At first, having orthodontic treatment may take a little getting used to. It isn’t uncommon to experience a bit of soreness when appliances are first put on, or some minor aches as teeth begin moving into new positions. Yet it’s comforting to know that genuine orthodontic emergencies are rare.
If you think you may have an emergency, however, the first step is to determine the severity of the problem: Is it an urgent situation that requires immediate attention, or a minor problem that you can take care of yourself, temporarily, until you can come into our office?
A Major Emergency
There are only a few true orthodontic (or dental) emergencies. They include:
- Trauma or injury to the teeth, face or mouth
- Infection or swelling of the gums, mouth or face
- Severe, unmanageable discomfort or pain in these areas
In any of these situations, you should seek help as soon as possible — go to an emergency room, if that’s your best option. Generally, however, the place to start is with your regular dentist. Remember that he or she is trained to handle a range of dental problems, and can most likely offer the necessary diagnostic tools, anesthetics, and treatments you need. If for example, you have a fractured tooth, your dentist will treat the immediate problem and arrange for the tooth’s restoration; afterward, your orthodontic treatment plan can be adjusted as needed. Likewise, severe pain or swelling could be a sign of infection or disease, which a dentist or period
Some Minor Troubles
Fortunately, the vast majority of orthodontic problems are minor compared to these situations — but they may still cause discomfort or irritation. In general, it’s best to try and soothe the immediate cause of the discomfort, and then call our office to schedule an appointment; that way, we can allot sufficient time to take care of you. Here are a few of the more common orthodontic problems, along with some tips on what you can do to relieve them at home:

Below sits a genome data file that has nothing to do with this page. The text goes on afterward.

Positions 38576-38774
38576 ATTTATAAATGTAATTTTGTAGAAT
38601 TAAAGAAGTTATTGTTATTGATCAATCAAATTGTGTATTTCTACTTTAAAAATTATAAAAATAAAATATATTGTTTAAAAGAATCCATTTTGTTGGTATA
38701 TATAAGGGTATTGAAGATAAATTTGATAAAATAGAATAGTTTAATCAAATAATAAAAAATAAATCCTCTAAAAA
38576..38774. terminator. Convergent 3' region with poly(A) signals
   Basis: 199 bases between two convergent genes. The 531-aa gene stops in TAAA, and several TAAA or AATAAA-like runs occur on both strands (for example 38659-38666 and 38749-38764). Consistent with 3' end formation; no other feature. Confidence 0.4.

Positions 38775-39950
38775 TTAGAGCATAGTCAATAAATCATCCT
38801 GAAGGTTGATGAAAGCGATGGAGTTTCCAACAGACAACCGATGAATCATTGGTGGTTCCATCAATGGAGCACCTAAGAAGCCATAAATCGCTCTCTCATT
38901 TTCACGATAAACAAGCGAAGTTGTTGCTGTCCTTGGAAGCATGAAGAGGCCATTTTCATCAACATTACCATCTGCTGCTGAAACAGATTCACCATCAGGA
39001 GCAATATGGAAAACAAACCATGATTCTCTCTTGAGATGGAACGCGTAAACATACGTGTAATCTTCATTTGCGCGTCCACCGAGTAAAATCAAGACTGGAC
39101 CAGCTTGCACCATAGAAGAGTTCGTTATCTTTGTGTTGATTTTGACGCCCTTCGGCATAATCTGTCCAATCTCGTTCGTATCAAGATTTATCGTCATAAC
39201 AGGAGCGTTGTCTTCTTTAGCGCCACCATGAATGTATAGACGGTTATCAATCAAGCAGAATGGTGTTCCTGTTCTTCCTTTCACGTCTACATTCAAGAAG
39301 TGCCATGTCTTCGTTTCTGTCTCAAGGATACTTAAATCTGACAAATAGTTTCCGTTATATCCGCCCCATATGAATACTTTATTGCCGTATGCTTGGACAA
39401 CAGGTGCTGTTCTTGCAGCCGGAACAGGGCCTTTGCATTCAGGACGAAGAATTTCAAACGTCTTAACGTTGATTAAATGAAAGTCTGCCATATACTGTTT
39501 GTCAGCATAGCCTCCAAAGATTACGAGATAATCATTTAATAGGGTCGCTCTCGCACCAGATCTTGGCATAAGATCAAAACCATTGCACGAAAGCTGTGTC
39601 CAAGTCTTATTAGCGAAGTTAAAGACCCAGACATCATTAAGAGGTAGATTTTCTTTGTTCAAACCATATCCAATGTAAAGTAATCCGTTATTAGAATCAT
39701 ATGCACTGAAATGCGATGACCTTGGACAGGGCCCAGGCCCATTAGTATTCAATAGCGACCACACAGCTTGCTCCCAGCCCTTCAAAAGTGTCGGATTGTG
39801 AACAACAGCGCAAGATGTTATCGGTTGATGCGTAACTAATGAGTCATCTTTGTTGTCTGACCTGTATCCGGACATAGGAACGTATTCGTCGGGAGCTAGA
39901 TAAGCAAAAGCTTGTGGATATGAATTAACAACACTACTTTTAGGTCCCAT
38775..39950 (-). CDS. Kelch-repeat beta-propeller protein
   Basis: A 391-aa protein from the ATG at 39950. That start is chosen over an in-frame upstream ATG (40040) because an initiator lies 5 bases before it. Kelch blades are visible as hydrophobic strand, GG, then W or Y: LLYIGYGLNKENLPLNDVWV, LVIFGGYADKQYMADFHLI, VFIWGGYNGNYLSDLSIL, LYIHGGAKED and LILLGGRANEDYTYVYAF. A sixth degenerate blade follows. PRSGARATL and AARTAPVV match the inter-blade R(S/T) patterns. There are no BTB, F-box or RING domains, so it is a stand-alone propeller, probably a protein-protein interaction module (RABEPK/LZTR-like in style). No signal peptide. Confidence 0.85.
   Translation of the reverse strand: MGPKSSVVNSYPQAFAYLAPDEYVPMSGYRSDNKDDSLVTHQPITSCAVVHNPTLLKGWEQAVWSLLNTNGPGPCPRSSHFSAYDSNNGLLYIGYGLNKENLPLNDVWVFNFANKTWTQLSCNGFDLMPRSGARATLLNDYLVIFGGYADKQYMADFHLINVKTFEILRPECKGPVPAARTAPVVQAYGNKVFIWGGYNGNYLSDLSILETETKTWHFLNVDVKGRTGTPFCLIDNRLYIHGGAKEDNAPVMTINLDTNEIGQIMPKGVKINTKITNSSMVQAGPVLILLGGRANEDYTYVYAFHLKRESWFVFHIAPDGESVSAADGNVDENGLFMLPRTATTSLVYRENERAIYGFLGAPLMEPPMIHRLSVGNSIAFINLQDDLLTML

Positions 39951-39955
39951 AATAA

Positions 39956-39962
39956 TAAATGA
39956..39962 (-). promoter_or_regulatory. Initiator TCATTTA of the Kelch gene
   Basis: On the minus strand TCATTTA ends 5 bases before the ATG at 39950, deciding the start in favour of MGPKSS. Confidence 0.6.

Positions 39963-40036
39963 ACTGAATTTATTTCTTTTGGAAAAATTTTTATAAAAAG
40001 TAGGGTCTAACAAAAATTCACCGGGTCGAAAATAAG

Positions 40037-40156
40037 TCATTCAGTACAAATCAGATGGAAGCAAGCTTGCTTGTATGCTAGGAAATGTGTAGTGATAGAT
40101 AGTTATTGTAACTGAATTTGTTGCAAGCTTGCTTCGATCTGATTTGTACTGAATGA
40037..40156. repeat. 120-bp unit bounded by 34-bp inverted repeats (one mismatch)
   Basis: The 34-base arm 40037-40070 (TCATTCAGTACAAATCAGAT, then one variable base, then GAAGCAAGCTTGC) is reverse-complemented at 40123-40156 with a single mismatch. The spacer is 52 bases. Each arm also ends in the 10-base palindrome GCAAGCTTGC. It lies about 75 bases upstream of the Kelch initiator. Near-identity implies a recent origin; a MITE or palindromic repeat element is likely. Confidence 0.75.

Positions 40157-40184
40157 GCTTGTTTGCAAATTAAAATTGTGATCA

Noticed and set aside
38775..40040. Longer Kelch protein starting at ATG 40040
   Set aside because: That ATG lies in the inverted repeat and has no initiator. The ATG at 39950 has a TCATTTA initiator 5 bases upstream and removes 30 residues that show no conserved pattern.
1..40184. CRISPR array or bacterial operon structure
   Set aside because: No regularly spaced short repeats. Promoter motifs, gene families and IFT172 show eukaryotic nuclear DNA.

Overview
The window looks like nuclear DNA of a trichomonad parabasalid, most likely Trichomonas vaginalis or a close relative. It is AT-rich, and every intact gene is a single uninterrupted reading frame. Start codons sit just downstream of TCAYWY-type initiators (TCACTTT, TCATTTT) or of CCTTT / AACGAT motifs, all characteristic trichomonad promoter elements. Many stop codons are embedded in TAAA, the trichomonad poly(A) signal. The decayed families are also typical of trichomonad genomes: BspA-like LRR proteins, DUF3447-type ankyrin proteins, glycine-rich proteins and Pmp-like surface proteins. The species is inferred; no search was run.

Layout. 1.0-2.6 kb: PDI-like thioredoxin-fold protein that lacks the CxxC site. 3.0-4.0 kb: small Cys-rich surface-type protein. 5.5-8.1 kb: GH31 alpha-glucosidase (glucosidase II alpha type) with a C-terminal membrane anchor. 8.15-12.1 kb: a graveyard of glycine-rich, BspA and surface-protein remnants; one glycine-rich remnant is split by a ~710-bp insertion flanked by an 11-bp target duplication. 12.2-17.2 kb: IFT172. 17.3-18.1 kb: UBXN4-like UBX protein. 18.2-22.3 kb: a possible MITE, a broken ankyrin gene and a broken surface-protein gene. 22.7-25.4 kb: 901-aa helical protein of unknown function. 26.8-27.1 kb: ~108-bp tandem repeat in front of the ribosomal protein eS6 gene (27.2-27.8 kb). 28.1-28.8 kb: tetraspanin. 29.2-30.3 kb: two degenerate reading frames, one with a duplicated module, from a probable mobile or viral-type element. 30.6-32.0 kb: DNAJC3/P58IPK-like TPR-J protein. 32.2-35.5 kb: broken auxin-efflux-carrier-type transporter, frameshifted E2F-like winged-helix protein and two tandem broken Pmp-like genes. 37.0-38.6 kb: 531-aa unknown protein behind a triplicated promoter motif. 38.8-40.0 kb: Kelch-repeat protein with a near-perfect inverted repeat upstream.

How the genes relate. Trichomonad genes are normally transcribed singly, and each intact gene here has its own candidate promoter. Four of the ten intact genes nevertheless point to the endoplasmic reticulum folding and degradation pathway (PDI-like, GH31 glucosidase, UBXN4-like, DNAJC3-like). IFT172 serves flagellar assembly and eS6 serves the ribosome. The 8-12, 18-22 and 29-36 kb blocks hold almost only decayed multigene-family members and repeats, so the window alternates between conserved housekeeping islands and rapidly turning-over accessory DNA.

Most patients lose a separator during their treatment. Do not worry about losing a separator, but please call our office to see if it needs to be replaced.
Sore Teeth/Discomfort with Orthodontic Treatment
Right after you get your braces, and sometimes after you have an adjustment appointment, your teeth and mouth will feel sore. To alleviate the pain, you may take acetaminophen or other non-aspirin pain relievers while you adjust to your new braces. You can also gargle lukewarm saltwater, which is a mixture of one teaspoon of salt dissolved in eight ounces of water. A warm wash cloth or a heating pad may also reduce the soreness in your jaws.
Try moving the wire away from the irritated area with a cotton swab or eraser. If the wire will not move, try covering the end of it with a small piece of cotton or a small amount of wax. If the wire is painful, you can cut it with nail clippers or scissors that have been washed and sterilized in alcohol.
First, call our office to see if the bracket needs to be re-fitted. If you have a situation where you must cut the wire or slide a bracket off the wire, you may use fingernail clippers that have been washed and sterilized in alcohol. Please call our office the next business day to schedule a repair appointment.
Try putting the wire back in place using tweezers that have been washed and sterilized in alcohol. If that does not work, try putting wax over the wire where it is poking you. If you have a situation where you must cut the wire, you may use fingernail clippers that have been washed and sterilized in alcohol. Cut the wire behind the last bracket in which it is secured.
Headgear Doesn’t Fit
If your headgear is causing pain, it’s usually because it isn’t being worn long enough. Please adhere to your orthodontist’s instructions, and wear your headgear for the instructed amount of hours each day. If the facebow is bent, please call our office for an appointment. Do not try to adjust it yourself.